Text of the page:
Montgomery awarded for serving community
PHILADELPHIA -- When Ed Rendell became mayor in 1992, Philadelphia was broke. Still, he says, he was determined to do something to give the citizens hope that better days were ahead.
The previous summer, only 10 of the 38 public swimming pools had been opened. And even then, the pools were available for only six weeks instead of the normal 10.
Rendell decided to open all the pools for the entire summer. But there was no money. The first call he placed was to the Phillies.
Shortly, starting pitcher Terry Mulholland announced that he would donate $1,000 for each win. The Phillies announced they would match that, and they invited others to join in. Soon enough, money had been raised to not only meet the goal, but also to open four more pools that had been closed for years.
Multiply that scenario over and over, and it explains why Phillies chairman David Montgomery received The Jamie Moyer Legends Award, as well as the Moyer Foundation's Community All-Star Award on Tuesday at the Crystal Tea Room.
Guests included former Phillies stars such as Hall of Famer Mike Schmidt, Larry Bowa and Greg Luzinski. Additionally, there was a video tribute that featured testimonials from Commissioner Rob Manfred, Commissioner Emeritus Bud Selig, former Phillies owner Ruly Carpenter and former Phillies players like Jim Thome, Darren Daulton, Chase Utley, Jimmy Rollins and Doug Glanville.
Rendell, who went on to become governor of Pennsylvania, noted that the organization's commitment to charity began under Chairman Emeritus Bill Giles, and it continued and expanded during Montgomery's 17 years as club president.
"The Phillies are almost always there," Rendell said. "There are some businesses in town that almost always say no. The Phillies never say no. They pick out the charities that are most in need of help, that can have the most impact on people's lives, and they support them in so many different ways."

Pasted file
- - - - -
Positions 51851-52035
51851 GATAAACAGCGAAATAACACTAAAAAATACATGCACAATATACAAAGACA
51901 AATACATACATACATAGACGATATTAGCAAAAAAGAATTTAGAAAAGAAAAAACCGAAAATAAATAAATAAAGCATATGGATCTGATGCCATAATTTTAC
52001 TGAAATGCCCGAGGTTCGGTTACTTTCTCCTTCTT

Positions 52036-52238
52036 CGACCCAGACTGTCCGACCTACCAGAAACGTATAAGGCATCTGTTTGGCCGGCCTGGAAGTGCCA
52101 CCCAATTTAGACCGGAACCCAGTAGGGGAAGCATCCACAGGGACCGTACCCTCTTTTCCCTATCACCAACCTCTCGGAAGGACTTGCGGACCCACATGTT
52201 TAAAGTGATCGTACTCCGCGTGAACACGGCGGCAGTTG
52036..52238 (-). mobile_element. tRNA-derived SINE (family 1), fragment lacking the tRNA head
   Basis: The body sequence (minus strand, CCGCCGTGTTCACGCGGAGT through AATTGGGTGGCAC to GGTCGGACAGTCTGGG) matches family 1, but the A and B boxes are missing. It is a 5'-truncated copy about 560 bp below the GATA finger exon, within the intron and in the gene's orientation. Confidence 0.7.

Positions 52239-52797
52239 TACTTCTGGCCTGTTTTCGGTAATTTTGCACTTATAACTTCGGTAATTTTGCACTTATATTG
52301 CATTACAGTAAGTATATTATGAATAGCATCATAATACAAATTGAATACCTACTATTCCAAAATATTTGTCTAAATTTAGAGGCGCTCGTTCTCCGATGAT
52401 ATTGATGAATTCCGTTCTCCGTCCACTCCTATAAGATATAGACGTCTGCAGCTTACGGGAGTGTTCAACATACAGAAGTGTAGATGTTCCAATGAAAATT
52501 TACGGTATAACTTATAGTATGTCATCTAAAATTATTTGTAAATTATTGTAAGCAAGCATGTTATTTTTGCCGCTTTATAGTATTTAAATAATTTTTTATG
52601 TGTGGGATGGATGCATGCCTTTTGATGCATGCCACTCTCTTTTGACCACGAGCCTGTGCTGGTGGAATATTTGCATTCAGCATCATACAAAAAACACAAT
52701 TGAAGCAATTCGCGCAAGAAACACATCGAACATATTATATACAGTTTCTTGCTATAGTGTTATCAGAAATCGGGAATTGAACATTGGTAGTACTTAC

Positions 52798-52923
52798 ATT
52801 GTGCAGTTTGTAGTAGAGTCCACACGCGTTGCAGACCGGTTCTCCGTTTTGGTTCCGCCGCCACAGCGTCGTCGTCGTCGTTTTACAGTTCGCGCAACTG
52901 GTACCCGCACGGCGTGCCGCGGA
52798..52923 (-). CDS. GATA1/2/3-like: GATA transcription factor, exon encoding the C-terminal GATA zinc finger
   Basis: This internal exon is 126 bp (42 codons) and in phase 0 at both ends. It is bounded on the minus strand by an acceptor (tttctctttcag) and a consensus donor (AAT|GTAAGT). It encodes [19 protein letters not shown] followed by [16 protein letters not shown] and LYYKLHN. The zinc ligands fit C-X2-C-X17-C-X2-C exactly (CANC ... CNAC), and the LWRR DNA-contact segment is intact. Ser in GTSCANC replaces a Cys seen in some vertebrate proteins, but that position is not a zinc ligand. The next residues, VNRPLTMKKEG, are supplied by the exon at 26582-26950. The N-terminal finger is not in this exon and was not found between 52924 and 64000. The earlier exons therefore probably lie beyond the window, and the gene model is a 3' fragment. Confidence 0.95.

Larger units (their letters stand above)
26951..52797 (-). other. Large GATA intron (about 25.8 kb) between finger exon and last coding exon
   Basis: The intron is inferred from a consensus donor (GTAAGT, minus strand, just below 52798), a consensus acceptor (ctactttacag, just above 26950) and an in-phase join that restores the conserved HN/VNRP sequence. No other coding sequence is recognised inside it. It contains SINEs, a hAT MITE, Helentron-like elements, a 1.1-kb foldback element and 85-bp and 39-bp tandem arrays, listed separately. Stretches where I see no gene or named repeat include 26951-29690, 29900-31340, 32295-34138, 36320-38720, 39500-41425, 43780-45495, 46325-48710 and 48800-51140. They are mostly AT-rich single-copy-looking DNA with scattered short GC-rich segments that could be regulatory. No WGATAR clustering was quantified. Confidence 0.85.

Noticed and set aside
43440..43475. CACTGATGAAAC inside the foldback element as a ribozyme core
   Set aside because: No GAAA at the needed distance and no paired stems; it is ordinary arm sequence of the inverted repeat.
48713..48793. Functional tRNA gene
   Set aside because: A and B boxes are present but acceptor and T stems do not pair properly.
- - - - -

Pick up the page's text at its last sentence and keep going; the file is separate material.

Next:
Montgomery turned his praise to Moyer and his wife, Karen, for their tireless efforts on behalf of their signature causes, Camp Erin and Camp Mariposa, which help children who have lost a loved one or who deal with parents who suffer from substance abuse.
Moyer, in turn, pointed out that the Phillies have long been one of baseball's most proactive organizations in terms of giving back.
"David has been a huge, positive role model. Not only in the Phillies organization, but in the community," the 269-game winner said. "I think he's set the bar high. He sets the example for executives and for athletes. But the cool thing is, and I don't know it's something I experienced anywhere else in my career, is the environment in the Philadelphia Phillies organization is very family-like. It's got to start somewhere."
Montgomery added: "The award is a team award. It always is. We both know what these wonderful non-profits do is try to get some people here that will fill the room a little bit. So I guess I take some pride that the organization was selected by Jamie and Karen to do that.
"There are things you can control and things you can't control. I've lived through all those cycles as far as winning and losing is concerned. But you can be consistent in one thing. You can be consistent in your commitment to the community. That's what we believe in. Our players have supported us to no end, and the Moyers are at the top of that list.
"You've heard me say it a hundred times. We're the Philadelphia Phillies, we're not just the Phillies. We get all this attention and sometimes we wonder why. We really do have an obligation to take that visibility and use it to shine a light on people who are doing good work in the community."